Born and raised under the Third Reich, my grandma lived at the centre of Nazi Germany. Even after marrying a British soldier, she still held allegiance to Hitler. And her conviction left me wondering, "Who was she really?"
My grandma loved Hitler.
You may never understand it.
I may never understand it.
My German-born grandma never believed the concrete facts or the hundreds of documentaries that present the truth of the Holocaust. About seven million Germans died in World War II, according British journalists Roger Boyes and William Horsley. Some of those were my grandma's own family and loved ones. She witnessed first-hand the death and destruction Hitler brought upon the people, but she loved him.
While you may be quick to condemn her, please don't. My grandma fell prey to Hitler's promises of happiness and truth. Without her consent, her mind and thoughts were shaped and cast in indestructible steel. No matter how the truth exploded against her mind, Granny would not believe it.
My memories of Granny
My grandmother Ursula was born in Hamburg in 1926 and lived there until 1948 – the year she married Dennis Rogers, a British reserve solider. They then moved to Bristol, England.
I can count the times I've made the 12-hour journey to Bristol on one hand. The time spent with both my grandparents is the equivalent of two months. And of the time I have been old enough to remember, maybe three weeks.
From what I can remember of my grandma, before she passed away almost three years ago, she was as loving as a grandma could be.
She had a glorious garden, filled with juicy red currants and crisp green beans. I can see her in her uniform: cream button-front blouse and a horribly ugly floral skirt, tending to the pruning. She'd yell "Roy" at my grandpa, followed by some command to get a watering can or a basket."My grandmother loved and worshipped a mass-murderer."
- says Devon Jolie
In pictures, I see her holding my hand, my face covered in the ice cream that my mom had asked her not to buy for my sisters and me. I'm sitting in her lap, our bleach blonde hair matching and our smiles wide.
The last time I saw Granny was Christmas in 2007. Her hair was greying, standing up on end. Her blouse hung off her shoulders, having lost all the soft pudginess that made her Granny. Her bright smile was now unsure, her eyes lost. She was sick: kidneys failing, cancer, gangrene.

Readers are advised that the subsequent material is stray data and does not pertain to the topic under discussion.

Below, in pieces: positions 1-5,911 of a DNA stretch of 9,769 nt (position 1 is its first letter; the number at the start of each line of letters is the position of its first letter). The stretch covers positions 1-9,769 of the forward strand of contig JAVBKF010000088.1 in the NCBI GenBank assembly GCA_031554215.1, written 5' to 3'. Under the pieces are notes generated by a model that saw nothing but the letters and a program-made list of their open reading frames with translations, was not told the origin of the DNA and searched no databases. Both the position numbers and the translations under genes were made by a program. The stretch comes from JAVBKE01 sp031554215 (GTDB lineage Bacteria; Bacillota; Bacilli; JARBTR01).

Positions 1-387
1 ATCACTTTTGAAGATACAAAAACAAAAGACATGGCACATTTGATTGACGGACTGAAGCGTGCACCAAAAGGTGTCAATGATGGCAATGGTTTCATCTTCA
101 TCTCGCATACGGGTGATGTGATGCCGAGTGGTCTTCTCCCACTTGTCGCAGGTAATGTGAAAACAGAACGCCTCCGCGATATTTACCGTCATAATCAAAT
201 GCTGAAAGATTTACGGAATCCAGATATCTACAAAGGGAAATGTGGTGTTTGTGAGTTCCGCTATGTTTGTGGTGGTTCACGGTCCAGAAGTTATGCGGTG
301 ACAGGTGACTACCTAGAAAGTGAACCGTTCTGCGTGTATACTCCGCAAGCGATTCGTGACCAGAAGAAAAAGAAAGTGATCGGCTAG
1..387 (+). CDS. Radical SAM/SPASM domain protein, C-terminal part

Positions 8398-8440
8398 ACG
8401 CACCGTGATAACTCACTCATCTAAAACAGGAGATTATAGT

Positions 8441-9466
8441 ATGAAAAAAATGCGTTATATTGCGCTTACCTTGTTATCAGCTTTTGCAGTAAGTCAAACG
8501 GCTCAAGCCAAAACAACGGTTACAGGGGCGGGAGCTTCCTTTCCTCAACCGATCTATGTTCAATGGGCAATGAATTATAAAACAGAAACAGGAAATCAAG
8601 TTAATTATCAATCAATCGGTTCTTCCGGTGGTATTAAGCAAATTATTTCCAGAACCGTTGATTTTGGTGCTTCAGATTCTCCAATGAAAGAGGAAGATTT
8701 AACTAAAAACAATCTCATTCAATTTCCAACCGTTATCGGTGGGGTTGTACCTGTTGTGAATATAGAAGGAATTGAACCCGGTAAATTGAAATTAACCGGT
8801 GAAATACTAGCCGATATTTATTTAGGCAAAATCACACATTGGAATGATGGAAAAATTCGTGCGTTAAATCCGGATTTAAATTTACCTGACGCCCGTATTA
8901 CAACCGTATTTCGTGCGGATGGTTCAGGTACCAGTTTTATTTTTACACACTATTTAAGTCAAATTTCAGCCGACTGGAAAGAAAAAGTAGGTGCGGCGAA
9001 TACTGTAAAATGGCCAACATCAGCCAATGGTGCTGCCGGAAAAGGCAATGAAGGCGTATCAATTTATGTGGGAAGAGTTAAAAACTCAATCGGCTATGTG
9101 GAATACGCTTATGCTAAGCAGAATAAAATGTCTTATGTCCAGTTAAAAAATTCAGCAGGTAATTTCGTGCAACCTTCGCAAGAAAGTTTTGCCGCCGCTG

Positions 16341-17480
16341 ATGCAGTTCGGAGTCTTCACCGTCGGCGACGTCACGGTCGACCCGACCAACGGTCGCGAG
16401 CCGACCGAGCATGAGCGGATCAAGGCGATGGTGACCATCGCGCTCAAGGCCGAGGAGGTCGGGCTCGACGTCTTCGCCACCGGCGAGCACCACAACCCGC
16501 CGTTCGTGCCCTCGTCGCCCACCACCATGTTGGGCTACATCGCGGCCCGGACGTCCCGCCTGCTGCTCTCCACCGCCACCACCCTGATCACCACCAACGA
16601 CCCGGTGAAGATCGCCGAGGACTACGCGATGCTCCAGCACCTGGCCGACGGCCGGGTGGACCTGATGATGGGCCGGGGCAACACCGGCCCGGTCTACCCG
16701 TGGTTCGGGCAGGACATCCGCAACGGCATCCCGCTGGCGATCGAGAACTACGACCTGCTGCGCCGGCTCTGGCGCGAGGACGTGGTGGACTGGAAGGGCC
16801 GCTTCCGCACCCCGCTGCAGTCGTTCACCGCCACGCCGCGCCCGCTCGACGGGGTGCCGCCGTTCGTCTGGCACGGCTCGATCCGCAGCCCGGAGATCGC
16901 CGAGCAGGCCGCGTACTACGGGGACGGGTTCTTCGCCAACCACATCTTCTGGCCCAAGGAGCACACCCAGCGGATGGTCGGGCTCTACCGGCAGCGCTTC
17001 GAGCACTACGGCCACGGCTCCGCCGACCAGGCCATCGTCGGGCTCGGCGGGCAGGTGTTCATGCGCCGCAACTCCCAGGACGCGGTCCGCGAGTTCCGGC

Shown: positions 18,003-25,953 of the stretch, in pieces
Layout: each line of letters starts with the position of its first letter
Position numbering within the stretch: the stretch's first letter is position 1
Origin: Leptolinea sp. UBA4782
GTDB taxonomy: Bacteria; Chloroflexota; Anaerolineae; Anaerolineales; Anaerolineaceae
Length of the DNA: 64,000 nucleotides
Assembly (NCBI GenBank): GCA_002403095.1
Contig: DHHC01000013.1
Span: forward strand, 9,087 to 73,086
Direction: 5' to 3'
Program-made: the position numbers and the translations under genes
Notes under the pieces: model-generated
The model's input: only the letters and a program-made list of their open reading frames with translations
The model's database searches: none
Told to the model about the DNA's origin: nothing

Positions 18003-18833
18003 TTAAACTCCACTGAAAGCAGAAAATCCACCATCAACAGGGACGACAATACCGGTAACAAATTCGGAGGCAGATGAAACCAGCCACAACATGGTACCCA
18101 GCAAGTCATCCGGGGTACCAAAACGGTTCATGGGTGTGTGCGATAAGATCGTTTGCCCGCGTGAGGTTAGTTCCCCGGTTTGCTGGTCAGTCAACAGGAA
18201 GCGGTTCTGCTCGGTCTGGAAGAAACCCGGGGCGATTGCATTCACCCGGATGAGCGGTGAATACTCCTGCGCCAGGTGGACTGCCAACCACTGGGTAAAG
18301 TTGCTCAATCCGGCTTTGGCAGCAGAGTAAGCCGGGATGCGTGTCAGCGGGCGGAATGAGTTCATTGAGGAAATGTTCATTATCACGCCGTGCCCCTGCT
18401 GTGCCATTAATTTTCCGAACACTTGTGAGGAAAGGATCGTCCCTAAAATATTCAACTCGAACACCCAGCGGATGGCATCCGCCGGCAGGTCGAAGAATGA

Who was she?
After the funeral, my mom came home with a suitcase full of sepia photographs and parchment documents. We sat on my parent's bed, rifling through the pictures and the German papers we couldn't read. Then I saw it.
The eagle and the Swastika. The symbol of the Third Reich.
All of a sudden, everything my eyes touched was from Hitler's Germany; pictures, documents, letters, medals.
I'd always known the story.
My grandma had been a teenager living in Hamburg during World War II. She was a member of Hitler's Youth. Her German fiancé was killed in action.
Then there were the bombings. And starvation.
My grandpa, a British soldier, met my grandma while she was working in an office in Germany. He soon left the country but returned to bring her back to his home in England.
And that was that. The ending was supposed to be they married, had six children and lived "Happily Ever After" in drizzly ol' England.
But with my grandma gone and that suitcase of history before me, I sat there trying to piece together who my Granny really was.
Now, it would be unfair to say that I had never known my grandma's involvement and support of Nazi Germany. But as is human nature, things are far easier to ignore without tangible proof.
Yet, with the eye of the Reich eagle staring up at me from a pile of papers, I could no longer deny that I was a descendant of a Nazi-lover.
How could she love Hitler?
A word I was hesitant to use to describe Granny's views of Hitler and the Nazis.
Love is how we feel about our families and our best friends. Love is what moves us to sacrifice for them, to do anything for them. Love is what we call mothers who die for their children.